We should also encourage government to place noise limits on manufacturers of everyday equipment people use often, such as hair dryers and vacuum cleaners, whose use many times per week or per day adds to the total hearing loss researchers say is becoming epidemic. The Quiet Coalition article explains that much of that equipment is dangerously loud, and  also that the usual 85 decibel limit people assumed for years was fine, is in fact very harmful. It recommends that 70 dB  be considered the safe upper limit. It also says many public places such as restaurants are dangerously loud and are harming hearing and, due to noise stress, harming health on a massive scale.

It’s not just average people who are suffering. Post-traumatic stress is rampant  and its victims can suffer from loud noise more than many others.  PTSD occurs in many populations–veterans, refugees from war and disaster, those in the line of fire or injured at mass shootings, those silently suffering from physical and emotional abuse, and those suffering from anxiety and depression which may or may not have been caused by abuse or violent crime. Many rarely get the help or understanding they need. Their fight or flight response is rarely turned off.  Many PTSD sufferers live among us and we may not even know it, and we can help them by not creating super-loud noise,   by encouraging sense of community where we live, and urging government to help create more calming green spaces (cared for without loud gas-powered equipment).

Our rush-rush American  lifestyle already puts us in fight-or-flight mode most of the time, and when we add other stresses such as loud noise we have few chances to calm ourselves. Yet many of us don’t realize what a high-stress state we’re in and may only find out after a stroke, heart attack, or major depression. If you’ve never been severely depressed, know it’s something you definitely don’t want to go through, is hard to recover from, and tends to come back. If we as a country changed our environments and some of the ways we think, we might calm our entire society in many ways including making less loud noise.  So we can help each other to be happier and healthier by reducing noise but also by trying to slow our pace , including our driving speeds (this makes traffic quieter and has  proven to save lives). We can give ourselves some extra down time to, in part, think about why we keep pushing ourselves so hard and fast, and about the kind of world we want to live in.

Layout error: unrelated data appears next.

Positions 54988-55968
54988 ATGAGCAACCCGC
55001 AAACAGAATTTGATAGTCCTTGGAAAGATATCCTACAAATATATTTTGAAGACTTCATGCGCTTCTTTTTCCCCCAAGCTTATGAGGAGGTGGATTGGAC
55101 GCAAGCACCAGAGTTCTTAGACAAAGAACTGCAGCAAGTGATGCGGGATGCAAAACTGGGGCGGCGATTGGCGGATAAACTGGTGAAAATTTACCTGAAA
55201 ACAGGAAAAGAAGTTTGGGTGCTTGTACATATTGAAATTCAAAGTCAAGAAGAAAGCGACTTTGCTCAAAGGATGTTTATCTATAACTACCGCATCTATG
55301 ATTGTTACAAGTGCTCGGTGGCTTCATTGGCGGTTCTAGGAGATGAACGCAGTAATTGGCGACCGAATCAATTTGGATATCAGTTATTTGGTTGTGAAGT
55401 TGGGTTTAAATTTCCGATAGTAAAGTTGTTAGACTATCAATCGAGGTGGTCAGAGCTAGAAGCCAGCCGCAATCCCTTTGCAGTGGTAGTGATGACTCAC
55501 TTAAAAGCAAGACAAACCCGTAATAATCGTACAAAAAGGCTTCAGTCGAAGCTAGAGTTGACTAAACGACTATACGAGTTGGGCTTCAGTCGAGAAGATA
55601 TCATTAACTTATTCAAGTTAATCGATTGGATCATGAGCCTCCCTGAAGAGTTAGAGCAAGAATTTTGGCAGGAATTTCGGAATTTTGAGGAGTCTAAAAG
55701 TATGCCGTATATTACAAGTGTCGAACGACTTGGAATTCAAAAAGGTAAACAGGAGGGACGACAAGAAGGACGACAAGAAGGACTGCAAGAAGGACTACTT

Such changes could encourage people like landscapers to want to cause less stress to others, and to consider high-enough earnings okay over insisting on highest possible profits (which may really not occur with louder equipment anyway).  Attitude change would help governments  to be less influenced by such people as noise tyrants and by the bottom line, and think first about health and wellbeing. Those still worried about money might see that stress is a major factor in many common diseases, and that decreasing stress would promote enough better health to reduce healthcare costs.  

6  Noises we Need to Decrease now to Reduce Stress & Illness:

Below are some of the things specifically causing our noise-related stress. We must remind ourselves how these add another stress layer to our other lifestyle stresses. If our leaders don’t help us with this, remember that we can  elect people who care about these issues, and work with organizations meant to promote and protect wellbeing of living things and the planet. 

    1. Lawn Care Equipment:  Gas-powered leaf-blowers, many too massive for the job, that millions suffer from, their pleas mostly ignored by government.  Often-hostile company owners using such machines and other loud and irritating ones are free to destroy peace of mind and raise blood pressure widely for long hours, with stunningly little concern for the wellbeing of others.